Many companies are beginning to acknowledge clean water as a strategic element of their operations
Global demand for water is growing rapidly, and many companies are beginning to acknowledge clean water as a strategic element of their operations. According to a recent report published by the 2030 Water Resources Group, the world may face up to a 40% gap between available water sources and anticipated demand by the year 2030, with agriculture and industry being the two largest consumers.(1) Developing nations are expected to be particularly affected as middle classes expand and resource consumption grows. At Pax World, we believe that this emerging scarcity, coupled with the fact that water is not only a necessity of life but a major input to the production of many goods and services, creates potential investment opportunities, particularly in industries related to the delivery of clean water.
However, the threat of reduced availability or diminished quality of water also poses material risks to many businesses, especially those operating in water-scarce regions. In 2009, the Carbon Disclosure Project (CDP)—known primarily for its annual company surveys on greenhouse gas emissions—launched the CDP Water Disclosure, a similar initiative aimed to increase corporate disclosure of water-related risks and opportunities. According to the CDP’s 2011 Water Disclosure Global Report, 59% of participating companies in the Global 500 indicated some level of water-related risk, and over one third of respondents have already suffered water-related business impacts.(2)
Water risks give rise to different financial and operational issues within particular industries and geographic regions. There are several types of water-related risks, including lack of access to sufficient fresh water (drought), too much water (floods), water quality issues and higher water temperatures, according to the Intergovernmental Panel on Climate Change (IPCC).(3) All of them have implications for investors.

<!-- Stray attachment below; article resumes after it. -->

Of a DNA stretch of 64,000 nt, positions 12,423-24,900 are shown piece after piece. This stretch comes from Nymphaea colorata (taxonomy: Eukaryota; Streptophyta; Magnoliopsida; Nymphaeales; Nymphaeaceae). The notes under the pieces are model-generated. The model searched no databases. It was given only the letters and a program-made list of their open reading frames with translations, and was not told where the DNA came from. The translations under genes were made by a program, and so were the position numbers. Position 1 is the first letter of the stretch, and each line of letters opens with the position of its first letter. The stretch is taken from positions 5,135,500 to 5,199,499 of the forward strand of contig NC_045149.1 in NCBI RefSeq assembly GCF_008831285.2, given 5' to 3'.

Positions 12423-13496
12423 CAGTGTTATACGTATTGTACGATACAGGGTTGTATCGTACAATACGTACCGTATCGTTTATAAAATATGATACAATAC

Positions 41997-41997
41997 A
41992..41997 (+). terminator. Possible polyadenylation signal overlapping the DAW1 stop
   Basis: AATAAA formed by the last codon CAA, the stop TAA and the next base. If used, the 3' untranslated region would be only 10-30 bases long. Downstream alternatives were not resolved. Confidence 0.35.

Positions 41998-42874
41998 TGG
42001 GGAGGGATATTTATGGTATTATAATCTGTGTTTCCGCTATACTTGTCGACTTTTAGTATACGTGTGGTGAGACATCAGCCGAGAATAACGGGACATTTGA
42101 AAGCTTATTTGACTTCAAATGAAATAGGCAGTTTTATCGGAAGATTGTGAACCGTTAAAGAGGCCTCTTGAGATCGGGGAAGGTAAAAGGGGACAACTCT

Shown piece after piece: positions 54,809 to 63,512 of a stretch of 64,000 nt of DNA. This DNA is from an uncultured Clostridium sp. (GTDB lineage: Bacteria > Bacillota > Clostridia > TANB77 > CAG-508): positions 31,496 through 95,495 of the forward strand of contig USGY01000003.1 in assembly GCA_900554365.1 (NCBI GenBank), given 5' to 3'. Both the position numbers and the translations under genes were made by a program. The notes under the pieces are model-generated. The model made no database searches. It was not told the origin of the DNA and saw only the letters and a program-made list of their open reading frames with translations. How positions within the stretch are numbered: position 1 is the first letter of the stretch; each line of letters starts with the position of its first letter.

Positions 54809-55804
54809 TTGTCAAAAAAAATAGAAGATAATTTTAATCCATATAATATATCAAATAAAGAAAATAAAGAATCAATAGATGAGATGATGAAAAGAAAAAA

The risks associated with water may affect a company’s operations anywhere along its value chain—from suppliers to end users. Recently, drought conditions across the southern U.S. have caused the price of cotton to soar, leading to financial implications in the apparel sector. Conversely, severe flooding in Thailand during 2011 interrupted manufacturing operations for major auto makers and electronics companies, among others. Water quality also raises a unique set of risks, particularly relating to regulatory requirements. As an example, concerns over natural gas drilling and its impact on local water supplies have led to bans on hydraulic fracturing, a controversial drilling method, in France and the state of Vermont. Such regulations have introduced new material risks to the energy industry.
As part of our Sustainable Investment strategy—the full integration of Environmental, Social and Governance (ESG) factors into investment analysis and decision making—Pax World seeks to invest in companies that have prepared for the regulatory and operational risks of water-related issues. Pax World’s Sustainability Research Department uses a wide array of information to evaluate a company’s commitment to reducing its water impact, including compliance with regulations (the Clean Water Act, in particular) and a company’s own water disclosure, including, but not limited to, data on water consumption, wastewater discharges, spills, recycling and reduction goals.
Pax World believes companies that approach water as a strategic resource may be better positioned to navigate the anticipated global water shortage in the coming decades. As investors, we actively seek the opportunities associated with companies that understand and mitigate these risks.
“Water Risk in Supply Chain Draws Investor Scrutiny.” Bloomberg, January 2012.
“CDP Water Disclosure Global Report 2011.” Carbon Disclosure Project, November 2011.
“The Ceres Aqua Gauge: A Framework for 21st Century Water Risk Management.” Ceres, October 2011.
The issues highlighted above are illustrative and do not necessarily reflect the full range of the social, environmental or governance criteria Pax World may apply in analyzing a particular security for investment. The availability of information about a company, issues associated with a particular industry, changing social conditions or other circumstances may affect the manner in which Pax World’s sustainability criteria are applied in a particular.
(3) Intergovernmental Panel on Climate Change, “Climate Change 2007: Impacts, Adaptation and Vulnerability,” p. 175., 2007